Do you suspect your child’s aversion to light, sounds, or touch could be more than a toddler acting up? Has he or she already been diagnosed with sensory processing issues? If so, Occupational Therapy can help your child adapt and react to sensations. Here we will discuss what sensory processing issues are and how Occupational Therapy can support your child.
Defining sensory processing issues
Children learn through play. However, some children may have trouble receiving and processing information from their senses. They may exhibit aversions to sensory stimulation, such as brushing their hair, being exposed to bright lights, or reacting to noises. What may seem like a tantrum might just be your child’s way of expressing he or she is overstimulated.
Everyone reacts to sensations differently. When it impacts a child’s performance in their daily activities, then occupational therapy is warranted. Occupational Therapists complete a thorough assessment to see where a child may seek or be averse to sensory input within the environment. They also determine which sensory systems are likely to be contributing to or creating barriers for functional performance.
The occupational therapist will then complete an individualized sensory diet and home program to help a child process and respond to different sensory input. Occupational Therapy can help children to process sensory information and regulate themselves as well as help parents to better understand their child’s sensory needs.
There are actually eight different types of sensory processing issues:
- Proprioception: Or kinesthesia. This is the body’s ability to sense its location, movements, and actions. It helps enhance motor control and posture. It gives information about how you’re occupying or moving in a space.
- Vestibular: The vestibular system is part of the inner ear and brain, which processes information to help you maintain balance, coordination, and eye movement.
- Interoception: This helps you understand what’s going on inside your body. It helps you sense when you’re hot or cold or hungry. It can also provide information about your emotions, whether you feel happy, sad, or angry.
- Five senses: These include the typical senses, such as touch, hearing, taste, smell, and sight.
Signs that indicate trouble with sensory processing
Sensory processing issues often become more noticeable during the toddler or preschool years. Children at that age are prone to “act out,” so it’s important to recognize the difference between a normal toddler behavior and trouble with sensory processing.
Signs of sensory processing issues include:
- Hyperactivity or sluggishness
- Putting inedible things into their mouths
- Resisting hugs or hugging too tightly
- Unusually low or high pain threshold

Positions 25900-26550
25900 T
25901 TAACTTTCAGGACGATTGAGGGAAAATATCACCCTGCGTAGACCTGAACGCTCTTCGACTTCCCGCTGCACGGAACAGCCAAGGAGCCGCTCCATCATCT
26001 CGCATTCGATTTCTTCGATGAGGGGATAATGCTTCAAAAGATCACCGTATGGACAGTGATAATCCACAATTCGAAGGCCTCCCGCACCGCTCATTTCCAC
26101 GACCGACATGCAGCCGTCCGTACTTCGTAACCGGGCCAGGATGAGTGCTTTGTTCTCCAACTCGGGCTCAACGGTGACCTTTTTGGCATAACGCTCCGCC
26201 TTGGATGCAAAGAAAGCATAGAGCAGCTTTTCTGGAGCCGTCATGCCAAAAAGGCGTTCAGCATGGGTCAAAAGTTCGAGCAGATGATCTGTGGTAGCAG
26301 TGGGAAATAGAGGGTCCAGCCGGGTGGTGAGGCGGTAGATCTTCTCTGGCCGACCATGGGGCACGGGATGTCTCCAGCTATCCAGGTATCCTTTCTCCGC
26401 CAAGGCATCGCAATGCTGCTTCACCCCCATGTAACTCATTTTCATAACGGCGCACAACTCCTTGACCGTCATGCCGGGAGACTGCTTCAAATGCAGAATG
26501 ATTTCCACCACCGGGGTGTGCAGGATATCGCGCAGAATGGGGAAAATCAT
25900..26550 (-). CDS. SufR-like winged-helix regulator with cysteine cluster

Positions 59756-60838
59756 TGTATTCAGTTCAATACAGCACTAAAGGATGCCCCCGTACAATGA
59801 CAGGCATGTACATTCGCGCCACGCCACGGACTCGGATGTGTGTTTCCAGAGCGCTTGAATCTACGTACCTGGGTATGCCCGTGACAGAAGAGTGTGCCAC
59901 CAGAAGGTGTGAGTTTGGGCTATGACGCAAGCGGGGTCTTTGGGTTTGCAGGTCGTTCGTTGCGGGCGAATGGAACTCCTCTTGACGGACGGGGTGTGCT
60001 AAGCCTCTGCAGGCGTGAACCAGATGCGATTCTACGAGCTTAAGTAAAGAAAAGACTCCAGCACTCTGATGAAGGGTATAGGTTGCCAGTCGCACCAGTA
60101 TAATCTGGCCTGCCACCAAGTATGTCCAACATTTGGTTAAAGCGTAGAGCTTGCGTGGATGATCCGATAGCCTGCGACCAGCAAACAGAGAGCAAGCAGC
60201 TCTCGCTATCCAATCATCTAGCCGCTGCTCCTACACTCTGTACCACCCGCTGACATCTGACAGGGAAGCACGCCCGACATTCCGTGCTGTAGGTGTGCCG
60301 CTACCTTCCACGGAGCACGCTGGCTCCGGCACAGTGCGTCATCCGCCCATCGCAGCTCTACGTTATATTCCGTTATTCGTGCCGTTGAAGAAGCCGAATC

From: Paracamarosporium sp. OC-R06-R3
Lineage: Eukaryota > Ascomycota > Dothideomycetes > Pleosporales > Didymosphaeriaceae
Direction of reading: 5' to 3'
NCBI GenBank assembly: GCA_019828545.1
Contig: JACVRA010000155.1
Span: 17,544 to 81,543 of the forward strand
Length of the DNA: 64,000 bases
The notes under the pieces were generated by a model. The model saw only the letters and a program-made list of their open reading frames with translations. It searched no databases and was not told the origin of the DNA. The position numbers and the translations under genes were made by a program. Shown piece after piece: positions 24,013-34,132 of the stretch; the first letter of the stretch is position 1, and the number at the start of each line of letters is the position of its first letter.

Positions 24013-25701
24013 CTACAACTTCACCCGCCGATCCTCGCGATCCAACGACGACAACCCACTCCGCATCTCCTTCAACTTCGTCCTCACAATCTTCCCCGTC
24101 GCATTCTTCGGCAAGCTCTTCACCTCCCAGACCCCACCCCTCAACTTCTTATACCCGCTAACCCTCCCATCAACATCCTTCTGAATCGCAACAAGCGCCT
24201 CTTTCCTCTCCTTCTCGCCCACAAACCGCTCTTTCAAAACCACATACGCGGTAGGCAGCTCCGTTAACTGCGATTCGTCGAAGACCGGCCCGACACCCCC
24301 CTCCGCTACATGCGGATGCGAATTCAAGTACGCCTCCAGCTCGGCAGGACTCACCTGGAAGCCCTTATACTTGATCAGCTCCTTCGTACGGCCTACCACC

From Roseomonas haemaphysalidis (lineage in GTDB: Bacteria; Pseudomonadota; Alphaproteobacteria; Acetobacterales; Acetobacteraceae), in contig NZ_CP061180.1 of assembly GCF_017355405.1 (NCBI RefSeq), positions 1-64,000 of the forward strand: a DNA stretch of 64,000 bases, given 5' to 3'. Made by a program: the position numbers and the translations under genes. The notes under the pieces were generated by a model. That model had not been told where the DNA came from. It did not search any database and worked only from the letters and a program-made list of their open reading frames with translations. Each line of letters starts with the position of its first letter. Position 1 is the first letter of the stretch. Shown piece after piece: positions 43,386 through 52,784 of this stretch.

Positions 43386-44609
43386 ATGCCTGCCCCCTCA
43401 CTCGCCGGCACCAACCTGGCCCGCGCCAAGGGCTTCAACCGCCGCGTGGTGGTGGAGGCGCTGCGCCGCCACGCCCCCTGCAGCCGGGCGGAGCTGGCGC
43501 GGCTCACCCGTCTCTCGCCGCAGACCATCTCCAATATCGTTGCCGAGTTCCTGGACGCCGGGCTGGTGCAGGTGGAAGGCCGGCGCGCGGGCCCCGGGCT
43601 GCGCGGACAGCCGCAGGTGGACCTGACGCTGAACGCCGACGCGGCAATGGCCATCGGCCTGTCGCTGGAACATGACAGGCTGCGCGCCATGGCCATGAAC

- Clumsiness or lack of coordination
- Frequently covering their eyes or ears
- Running away without regard for safety
- Picky about food preferences or textures
- Difficulty with fine motor skills (holding a pencil, fastening buttons, tying shoes)
- Aversion to tight clothes/shoes or certain textures/materials
- Aversion to having their face get wet or teeth/hair brushed
- Crashing into walls or even people
- Difficulty with seated activities
If you’re unsure if your child is having trouble with sensory processing, it’s always best to speak to your pediatrician for an evaluation.
Our Occupational Therapists are equipped to help children who have trouble integrating sensory information. The goal is to train your child’s nervous system so he/she can respond and integrate sensory information so that it does not impact their participation in daily activities.
How we can help
Lumiere Children’s Therapy offers Occupational Therapy for children who have trouble with sensory processing. We focus on working toward a child’s individualized goals and needs. Our goal is to provide an individualized approach that supports children to become as independent as possible.
Along with sensory processing issues, we also help children with specialized diagnoses related to:
- Developmental delays
- Fine motor delay
- Autism spectrum disorder (ASD)
- Cerebral palsy
- Motor incoordination
- Down syndrome
- Brachial plexus injury
- Chromosomal abnormalities
- Visual processing disorders
- Learning delays
- Handwriting difficulties
We also provide other comprehensive therapies so children with a wide range of physical, emotional, and developmental conditions can achieve traditional milestones.
- Speech therapy
- ABA (behavior) therapy
- Developmental therapy
- Physical therapy
- Social work
- Augmentative alternative communication
- Early intervention
- Infant massage
Lumiere Children’s Therapy is a full-service, multidisciplinary pediatric therapy practice located in Chicago that serves the developmental needs of children from birth to 18 years of age. Learn more about how our team of clinicians works to improve the lives of children and their families.